The New-Look Knicks Are Winning On The Court And At The Box Office
November 13, 2017
With their decent early season start, the Knicks are in the thick of the Eastern Conference race. It also puts them one game ahead of the Cavaliers. While early season play had many hoping to usher in a new era in 2018, it appears that growth and progress may be more incremental. Whether it takes another year, or two, for the new-look Knicks to compete in earnest, the team can already claim victory over another opponent they’ve been battling for several years: New York Knicks tickets on the secondary.
Two seasons ago, the Knicks made the unprecedented decision to cancel tickets for a large number of their season ticket holders. In an era when teams are scrambling to figure out new ways to get butts into seats, it was a big and controversial move. It also coincided with a handful of MSG executives getting fired for reselling tickets on the secondary ticket market, and pocketing the profits. Amidst all the change, it was clear that the Garden’s reliance on the secondary market had gone unchecked for far too long.
Now in the second year of their new their primary-first sales model, the quantity of tickets available on the secondary market has dropped by 80%, as the data below shows. Despite the drop in secondary market inventory last season, the Knicks still found a way to sell 100% of their 800,000 tickets for season, according to ESPN data. That reality has profound implications for the future of the ticket market as we know it. At the simplest level, it means that the Knicks no longer need the secondary market. The extent to which the choose to use it is something that will evolve in the years to come.
For fans who just want to get to a game, whether it the game versus the Cavaliers or a weekday matchup against the Jazz, it’s important to understand how the new landscape impacts you. Last night, a pair of tickets in mid court-section 211 was going for $185 on Ticketmaster. The same ticket on Stubhub was being sold for twice as much…before fees. A similar dynamic exists for Wednesday’s Jazz game on various secondary market sites, including TicketIQ's Knicks page.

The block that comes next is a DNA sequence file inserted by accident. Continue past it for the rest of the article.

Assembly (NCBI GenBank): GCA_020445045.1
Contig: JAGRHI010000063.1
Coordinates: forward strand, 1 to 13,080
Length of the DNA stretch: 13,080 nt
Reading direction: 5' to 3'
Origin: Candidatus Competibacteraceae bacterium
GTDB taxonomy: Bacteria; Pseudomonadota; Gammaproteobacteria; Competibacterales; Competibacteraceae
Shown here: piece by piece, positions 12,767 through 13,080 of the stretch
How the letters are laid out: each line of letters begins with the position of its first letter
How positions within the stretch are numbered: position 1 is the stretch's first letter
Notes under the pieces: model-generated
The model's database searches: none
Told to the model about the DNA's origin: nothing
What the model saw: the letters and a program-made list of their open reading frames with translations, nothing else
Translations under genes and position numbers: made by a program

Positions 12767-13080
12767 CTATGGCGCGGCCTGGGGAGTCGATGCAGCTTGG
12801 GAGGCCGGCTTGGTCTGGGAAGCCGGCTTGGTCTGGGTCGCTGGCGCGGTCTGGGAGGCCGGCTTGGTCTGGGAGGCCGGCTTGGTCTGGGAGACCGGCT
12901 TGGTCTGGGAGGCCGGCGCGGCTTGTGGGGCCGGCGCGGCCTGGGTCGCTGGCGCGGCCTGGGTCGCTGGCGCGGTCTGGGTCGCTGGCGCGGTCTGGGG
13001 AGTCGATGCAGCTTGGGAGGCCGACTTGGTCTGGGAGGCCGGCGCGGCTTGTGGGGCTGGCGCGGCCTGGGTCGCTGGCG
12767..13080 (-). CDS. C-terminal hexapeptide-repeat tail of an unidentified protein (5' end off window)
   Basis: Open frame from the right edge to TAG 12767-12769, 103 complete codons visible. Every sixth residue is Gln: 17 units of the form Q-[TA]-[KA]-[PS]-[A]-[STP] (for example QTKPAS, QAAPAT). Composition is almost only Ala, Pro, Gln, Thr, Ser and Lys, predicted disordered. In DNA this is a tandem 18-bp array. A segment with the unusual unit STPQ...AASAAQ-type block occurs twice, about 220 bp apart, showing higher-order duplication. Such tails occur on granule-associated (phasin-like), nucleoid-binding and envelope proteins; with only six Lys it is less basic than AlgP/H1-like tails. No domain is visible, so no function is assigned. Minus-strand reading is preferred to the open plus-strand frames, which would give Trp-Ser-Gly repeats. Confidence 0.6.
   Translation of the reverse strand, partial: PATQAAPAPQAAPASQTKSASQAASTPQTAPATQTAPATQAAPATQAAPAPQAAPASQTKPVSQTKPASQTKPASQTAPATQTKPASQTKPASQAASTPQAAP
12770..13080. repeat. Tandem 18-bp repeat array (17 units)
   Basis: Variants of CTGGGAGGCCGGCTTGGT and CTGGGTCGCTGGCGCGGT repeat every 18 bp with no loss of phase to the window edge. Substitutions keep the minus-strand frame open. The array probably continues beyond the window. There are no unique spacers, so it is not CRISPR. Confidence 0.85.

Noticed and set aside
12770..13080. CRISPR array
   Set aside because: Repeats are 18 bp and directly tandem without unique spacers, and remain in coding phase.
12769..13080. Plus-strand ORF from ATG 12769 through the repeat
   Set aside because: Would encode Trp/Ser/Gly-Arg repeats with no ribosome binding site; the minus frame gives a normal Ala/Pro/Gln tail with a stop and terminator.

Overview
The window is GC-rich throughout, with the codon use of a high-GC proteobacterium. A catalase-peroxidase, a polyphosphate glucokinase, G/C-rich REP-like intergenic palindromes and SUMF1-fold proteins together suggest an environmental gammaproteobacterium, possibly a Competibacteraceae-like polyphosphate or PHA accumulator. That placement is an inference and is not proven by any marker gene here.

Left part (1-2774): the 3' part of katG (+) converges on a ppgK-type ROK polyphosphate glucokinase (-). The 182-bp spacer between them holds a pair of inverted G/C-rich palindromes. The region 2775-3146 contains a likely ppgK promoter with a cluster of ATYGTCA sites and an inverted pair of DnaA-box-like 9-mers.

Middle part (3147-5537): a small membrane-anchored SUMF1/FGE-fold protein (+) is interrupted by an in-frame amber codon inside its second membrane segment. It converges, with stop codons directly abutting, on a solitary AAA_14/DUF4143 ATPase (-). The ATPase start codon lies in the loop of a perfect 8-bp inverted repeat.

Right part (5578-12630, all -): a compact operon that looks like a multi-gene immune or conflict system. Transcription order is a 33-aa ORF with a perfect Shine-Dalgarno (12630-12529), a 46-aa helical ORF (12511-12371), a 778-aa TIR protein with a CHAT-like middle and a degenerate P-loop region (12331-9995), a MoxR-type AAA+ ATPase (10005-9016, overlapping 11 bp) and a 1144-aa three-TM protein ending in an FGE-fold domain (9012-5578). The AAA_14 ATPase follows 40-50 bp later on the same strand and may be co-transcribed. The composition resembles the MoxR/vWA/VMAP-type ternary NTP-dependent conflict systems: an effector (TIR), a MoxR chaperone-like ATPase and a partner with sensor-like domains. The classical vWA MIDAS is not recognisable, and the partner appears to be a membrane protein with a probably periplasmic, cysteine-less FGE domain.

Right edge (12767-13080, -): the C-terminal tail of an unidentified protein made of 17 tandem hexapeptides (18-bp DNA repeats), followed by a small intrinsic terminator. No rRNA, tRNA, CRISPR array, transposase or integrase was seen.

Over the last decade, any Lebron James’ visit to the World’s Most Famous Arena was an event. As the below shows, last night's game was the second cheapest ticket for a James visit in the last three years, on the secondary market. While it's still amongst the most expensive games this season, the most interesting data point may be that day-of the game tickets were roughly 25% cheaper on Ticketmaster.com the team’s primary selling platform...and not sold out.
In many ways, the ticket business was built around offloading risk and letting others do the selling, and that’s not likely to change anytime soon. For MSG, the size of the Knicks market, along with their large portfolio of ticketed events, makes the Knicks more of an exception than a rule. For the majority of teams, the secondary market remains a primary channel. That fact was never more clear than in the recently-finished World Series, where over 15,000 tickets were available on the secondary market for each game at Dodgers stadium.
For the Knicks tickets, the 2017 secondary market still has a place, and for Wednesday night’s Jazz game, it's in the cheap seats. The ‘get-in’ price on the secondary market is $43, which is $9 less than the best price on Ticketmaster. It doesn’t take an economist to know that the Knicks would rather sell a $185 ticket than a $43 ticket, and based on the current market dynamic, they seem to be content with that arrangement. It also means that if there is money to be made selling Knicks by anyone other than the Knicks, the juice may not be worth the squeeze.
This all comes on the backs of the NFL's recently-announced deal with Ticketmaster to create an ‘open’ distribution platform that allows leagues and teams to decide who they do business with. Stubhub was likely the biggest beneficiary of that deal, as it broke Ticketmaster’s monopoly on official ‘secondary’ for the league. While the world of official ticketing partnerships used to come with bags of money and exclusivity, starting next NFL season, teams will have many ‘official’ distribution partners.
If the NBA follows the NFL’s lead for the 2018-’19 season, Stubhub will likely be one of those partners. Unlike years past, though, the terms of any deal will be based on what the team is willing to give up, not what he market can take.